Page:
Decorator pattern adds behavior to objects without affecting other objects of the same class. The decorator pattern is a useful alternative to creating sub-classes.
Create a module for each decorator. This approach is more flexible than inheritance because you can mix and match responsibilities in more combinations. Additionally, because the transparency allows decorators to be nested recursively, it allows for an unlimited number of responsibilities.
Assume the Pizza class has a cost method that returns 300:
class Pizza def cost 300 end end
Represent pizza with an added layer of cheese burst and the cost goes up by 50. The simplest approach is to create a
PizzaWithCheese subclass that returns 350 in the cost method.
class PizzaWithCheese < Pizza def cost 350 end end
Next, we need to represent a large pizza that adds 100 to the cost of a normal pizza. We can represent this using a LargePizza subclass of Pizza.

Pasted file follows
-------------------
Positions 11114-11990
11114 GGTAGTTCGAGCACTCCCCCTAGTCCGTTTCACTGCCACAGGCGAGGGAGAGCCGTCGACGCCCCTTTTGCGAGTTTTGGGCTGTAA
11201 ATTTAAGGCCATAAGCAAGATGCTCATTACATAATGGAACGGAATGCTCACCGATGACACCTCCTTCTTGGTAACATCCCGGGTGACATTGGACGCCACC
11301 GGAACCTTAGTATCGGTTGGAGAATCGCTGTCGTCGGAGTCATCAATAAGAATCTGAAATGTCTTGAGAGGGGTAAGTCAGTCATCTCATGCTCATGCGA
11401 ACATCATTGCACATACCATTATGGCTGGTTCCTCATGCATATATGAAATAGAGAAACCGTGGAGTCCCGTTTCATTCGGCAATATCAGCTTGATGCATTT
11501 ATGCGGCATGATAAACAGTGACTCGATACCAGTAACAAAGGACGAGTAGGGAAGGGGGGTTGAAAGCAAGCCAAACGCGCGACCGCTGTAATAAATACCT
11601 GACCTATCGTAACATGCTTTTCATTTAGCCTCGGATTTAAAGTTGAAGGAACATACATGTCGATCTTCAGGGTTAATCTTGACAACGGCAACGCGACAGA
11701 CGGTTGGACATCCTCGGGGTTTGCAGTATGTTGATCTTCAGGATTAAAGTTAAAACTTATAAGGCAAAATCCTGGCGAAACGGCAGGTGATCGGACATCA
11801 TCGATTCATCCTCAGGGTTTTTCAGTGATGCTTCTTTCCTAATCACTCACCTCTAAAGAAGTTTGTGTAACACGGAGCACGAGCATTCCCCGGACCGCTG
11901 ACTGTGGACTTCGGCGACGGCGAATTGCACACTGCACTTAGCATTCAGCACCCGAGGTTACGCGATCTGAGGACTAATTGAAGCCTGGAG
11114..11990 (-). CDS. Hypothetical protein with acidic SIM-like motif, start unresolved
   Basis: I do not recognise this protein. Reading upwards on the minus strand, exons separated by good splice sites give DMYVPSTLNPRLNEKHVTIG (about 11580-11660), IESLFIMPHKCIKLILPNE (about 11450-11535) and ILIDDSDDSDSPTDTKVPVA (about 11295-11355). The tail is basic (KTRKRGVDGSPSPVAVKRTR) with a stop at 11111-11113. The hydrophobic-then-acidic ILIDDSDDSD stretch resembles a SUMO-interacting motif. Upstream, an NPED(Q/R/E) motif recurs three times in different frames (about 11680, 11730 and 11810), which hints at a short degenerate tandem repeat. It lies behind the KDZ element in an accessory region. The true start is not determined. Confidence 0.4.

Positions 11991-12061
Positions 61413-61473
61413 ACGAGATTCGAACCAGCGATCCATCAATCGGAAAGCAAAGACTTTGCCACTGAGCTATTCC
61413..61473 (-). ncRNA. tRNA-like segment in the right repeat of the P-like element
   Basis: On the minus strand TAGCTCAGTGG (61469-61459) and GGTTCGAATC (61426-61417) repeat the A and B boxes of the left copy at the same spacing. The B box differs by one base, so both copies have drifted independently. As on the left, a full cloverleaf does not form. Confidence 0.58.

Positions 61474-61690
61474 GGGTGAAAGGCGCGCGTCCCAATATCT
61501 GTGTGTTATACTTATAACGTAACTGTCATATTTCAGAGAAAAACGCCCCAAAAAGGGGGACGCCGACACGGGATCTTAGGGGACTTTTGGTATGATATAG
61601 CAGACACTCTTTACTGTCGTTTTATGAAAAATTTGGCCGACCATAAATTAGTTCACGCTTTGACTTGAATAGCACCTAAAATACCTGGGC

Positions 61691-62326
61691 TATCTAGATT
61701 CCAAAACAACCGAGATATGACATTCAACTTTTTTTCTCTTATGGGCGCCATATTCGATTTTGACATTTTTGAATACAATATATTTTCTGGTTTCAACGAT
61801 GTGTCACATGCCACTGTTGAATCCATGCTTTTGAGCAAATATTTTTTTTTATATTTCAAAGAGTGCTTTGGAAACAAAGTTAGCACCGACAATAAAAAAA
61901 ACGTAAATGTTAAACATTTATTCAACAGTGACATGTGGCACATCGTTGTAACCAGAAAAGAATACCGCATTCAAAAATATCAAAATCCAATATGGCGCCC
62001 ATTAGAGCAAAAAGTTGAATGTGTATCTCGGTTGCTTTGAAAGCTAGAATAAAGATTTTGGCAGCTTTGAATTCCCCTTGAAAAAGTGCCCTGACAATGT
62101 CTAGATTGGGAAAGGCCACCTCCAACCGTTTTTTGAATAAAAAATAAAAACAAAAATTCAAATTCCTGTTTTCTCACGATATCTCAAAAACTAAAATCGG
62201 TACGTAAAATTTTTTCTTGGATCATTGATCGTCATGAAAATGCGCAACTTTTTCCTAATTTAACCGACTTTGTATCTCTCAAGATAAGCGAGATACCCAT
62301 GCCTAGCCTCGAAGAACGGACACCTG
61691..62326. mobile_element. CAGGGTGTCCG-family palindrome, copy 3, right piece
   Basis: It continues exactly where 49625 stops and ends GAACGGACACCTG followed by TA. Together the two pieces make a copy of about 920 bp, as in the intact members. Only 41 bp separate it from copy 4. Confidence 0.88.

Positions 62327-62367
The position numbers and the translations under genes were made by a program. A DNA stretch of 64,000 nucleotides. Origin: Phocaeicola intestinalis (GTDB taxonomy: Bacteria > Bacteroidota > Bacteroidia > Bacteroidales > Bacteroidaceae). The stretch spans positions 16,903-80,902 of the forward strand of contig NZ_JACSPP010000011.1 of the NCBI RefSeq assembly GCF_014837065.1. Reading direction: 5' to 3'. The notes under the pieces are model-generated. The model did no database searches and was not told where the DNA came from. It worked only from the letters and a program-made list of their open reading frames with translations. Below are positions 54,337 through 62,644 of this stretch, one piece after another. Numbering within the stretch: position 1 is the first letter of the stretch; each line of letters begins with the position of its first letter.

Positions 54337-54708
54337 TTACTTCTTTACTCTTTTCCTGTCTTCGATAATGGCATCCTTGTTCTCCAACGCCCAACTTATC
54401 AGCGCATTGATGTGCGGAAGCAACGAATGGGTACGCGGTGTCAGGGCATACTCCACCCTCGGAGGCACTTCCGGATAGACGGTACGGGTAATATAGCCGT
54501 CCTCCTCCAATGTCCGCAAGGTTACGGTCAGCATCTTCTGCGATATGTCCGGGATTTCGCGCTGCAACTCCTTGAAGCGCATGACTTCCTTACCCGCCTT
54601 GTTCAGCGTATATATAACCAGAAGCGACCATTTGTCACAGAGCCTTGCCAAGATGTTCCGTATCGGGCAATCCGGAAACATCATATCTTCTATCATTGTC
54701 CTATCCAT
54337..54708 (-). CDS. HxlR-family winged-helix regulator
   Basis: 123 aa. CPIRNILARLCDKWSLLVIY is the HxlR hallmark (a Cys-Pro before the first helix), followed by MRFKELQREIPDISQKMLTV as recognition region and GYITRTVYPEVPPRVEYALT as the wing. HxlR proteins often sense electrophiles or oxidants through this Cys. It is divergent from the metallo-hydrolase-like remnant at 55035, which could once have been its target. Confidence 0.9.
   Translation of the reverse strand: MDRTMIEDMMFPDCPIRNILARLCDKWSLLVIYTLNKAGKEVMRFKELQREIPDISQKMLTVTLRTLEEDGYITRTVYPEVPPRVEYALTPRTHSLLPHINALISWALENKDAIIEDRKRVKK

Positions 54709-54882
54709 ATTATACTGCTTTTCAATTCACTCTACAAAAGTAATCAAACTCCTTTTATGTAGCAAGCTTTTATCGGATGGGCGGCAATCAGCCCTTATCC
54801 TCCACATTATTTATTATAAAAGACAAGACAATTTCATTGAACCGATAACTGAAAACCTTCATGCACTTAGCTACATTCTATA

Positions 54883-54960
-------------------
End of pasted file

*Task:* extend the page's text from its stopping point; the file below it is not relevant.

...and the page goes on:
class LargePizza < Pizza def cost 400 end end
We could also have an ExtraLargePizza which adds a further cost of 15 to our LargePizza. If we were to consider that these pizza types could be served with cheese, we would need to add LargePizzaWithChese and ExtraLargePizzaWithCheese subclasses.we end up with a total of 6 classes.
To simplify the approach, use modules to dynamically add behavior to Pizza class:
Module + extend + super decorator:->
class Pizza def cost 300 end end module CheesePizza def cost super + 50 end end module LargePizza def cost super + 100 end end pizza = Pizza.new #=> cost = 300 pizza.extend(CheesePizza) #=> cost = 350 pizza.extend(LargePizza) #=> cost = 450 pizza.cost #=> cost = 450